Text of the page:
2 Timothy 2:14—Is it wrong for Christians to argue about theological matters?

Problem: Paul seemed to forbid theological arguments when he instructed Timothy “not to strive about words to no profit” (2 Tim. 2:14) and to “avoid foolish and ignorant disputes” (v. 23). On the other hand, Paul himself argued with the Jews in their synagogues (Acts 17:2, 17) and disputed with the philosophers on Mars Hill (Acts 17:18ff). Indeed, Jude exhorted us “to contend earnestly for the faith which was once for all delivered to the saints” (Jude 3).

Solution: A distinction must be made between the two senses of what it means to argue or to contend. Arguing is not necessarily wrong, but being argumentative is. We should contend for the faith, but we should not be contentious in so doing. Making an earnest effort to defend the faith is good (cf. Phil. 1:17; 1 Peter 3:15). But engaging in fruitless quarrels is not. Likewise, Paul did not oppose disputing about what words really mean in a given context—he simply opposed mere semantical wrangling.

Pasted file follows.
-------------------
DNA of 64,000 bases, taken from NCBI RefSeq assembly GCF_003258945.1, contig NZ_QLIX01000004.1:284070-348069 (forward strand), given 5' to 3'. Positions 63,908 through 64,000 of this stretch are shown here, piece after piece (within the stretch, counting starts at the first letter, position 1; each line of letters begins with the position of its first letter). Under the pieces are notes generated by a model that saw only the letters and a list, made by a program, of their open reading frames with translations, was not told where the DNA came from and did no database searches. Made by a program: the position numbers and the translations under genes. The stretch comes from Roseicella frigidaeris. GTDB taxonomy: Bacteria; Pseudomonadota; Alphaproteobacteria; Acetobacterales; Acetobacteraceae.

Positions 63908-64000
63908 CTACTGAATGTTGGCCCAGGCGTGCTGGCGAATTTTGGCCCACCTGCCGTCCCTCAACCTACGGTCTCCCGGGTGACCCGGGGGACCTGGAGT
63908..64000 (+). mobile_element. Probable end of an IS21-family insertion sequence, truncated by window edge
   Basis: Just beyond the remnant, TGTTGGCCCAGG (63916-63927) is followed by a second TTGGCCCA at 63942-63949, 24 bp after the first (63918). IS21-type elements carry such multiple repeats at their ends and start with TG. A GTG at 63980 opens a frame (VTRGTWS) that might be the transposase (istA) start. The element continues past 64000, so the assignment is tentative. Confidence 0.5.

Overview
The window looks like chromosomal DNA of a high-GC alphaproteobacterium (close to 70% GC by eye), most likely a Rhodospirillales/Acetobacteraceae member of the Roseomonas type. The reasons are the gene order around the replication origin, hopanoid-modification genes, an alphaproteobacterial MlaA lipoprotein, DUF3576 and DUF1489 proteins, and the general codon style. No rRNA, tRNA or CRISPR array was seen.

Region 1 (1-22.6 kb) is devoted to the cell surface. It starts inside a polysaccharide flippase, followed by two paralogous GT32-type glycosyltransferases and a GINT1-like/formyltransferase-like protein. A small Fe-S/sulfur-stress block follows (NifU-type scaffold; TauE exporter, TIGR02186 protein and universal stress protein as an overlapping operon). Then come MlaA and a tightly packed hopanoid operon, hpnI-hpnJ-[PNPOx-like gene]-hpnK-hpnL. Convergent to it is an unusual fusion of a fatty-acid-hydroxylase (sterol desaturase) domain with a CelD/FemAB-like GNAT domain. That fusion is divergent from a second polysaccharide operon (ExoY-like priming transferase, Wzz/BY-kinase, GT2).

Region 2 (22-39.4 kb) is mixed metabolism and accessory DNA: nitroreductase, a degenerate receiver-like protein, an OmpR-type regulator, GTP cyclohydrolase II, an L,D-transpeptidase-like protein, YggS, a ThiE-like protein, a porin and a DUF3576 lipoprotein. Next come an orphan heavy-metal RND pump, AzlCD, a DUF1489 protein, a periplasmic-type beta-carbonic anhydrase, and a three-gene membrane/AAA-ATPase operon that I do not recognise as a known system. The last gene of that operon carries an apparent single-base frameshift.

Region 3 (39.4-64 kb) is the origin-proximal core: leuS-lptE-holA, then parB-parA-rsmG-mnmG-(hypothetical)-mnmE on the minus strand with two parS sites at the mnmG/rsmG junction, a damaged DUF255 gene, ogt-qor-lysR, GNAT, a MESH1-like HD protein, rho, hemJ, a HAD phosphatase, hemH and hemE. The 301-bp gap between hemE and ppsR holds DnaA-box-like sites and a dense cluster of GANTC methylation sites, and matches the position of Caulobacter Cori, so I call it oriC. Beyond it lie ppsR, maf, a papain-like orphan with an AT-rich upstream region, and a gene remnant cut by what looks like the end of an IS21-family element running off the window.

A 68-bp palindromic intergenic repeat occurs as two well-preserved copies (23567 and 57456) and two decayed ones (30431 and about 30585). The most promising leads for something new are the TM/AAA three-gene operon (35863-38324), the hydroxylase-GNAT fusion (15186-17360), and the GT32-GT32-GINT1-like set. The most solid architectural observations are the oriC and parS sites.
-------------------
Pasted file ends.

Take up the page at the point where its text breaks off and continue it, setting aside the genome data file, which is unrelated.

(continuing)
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This excerpt is from When Critics Ask: A Popular Handbook on Bible Difficulties (Wheaton, Ill.: Victor Books, 1992). © 2014 Norman Geisler and Thomas Howe. All rights reserved. Used by permission. Click here to purchase this book.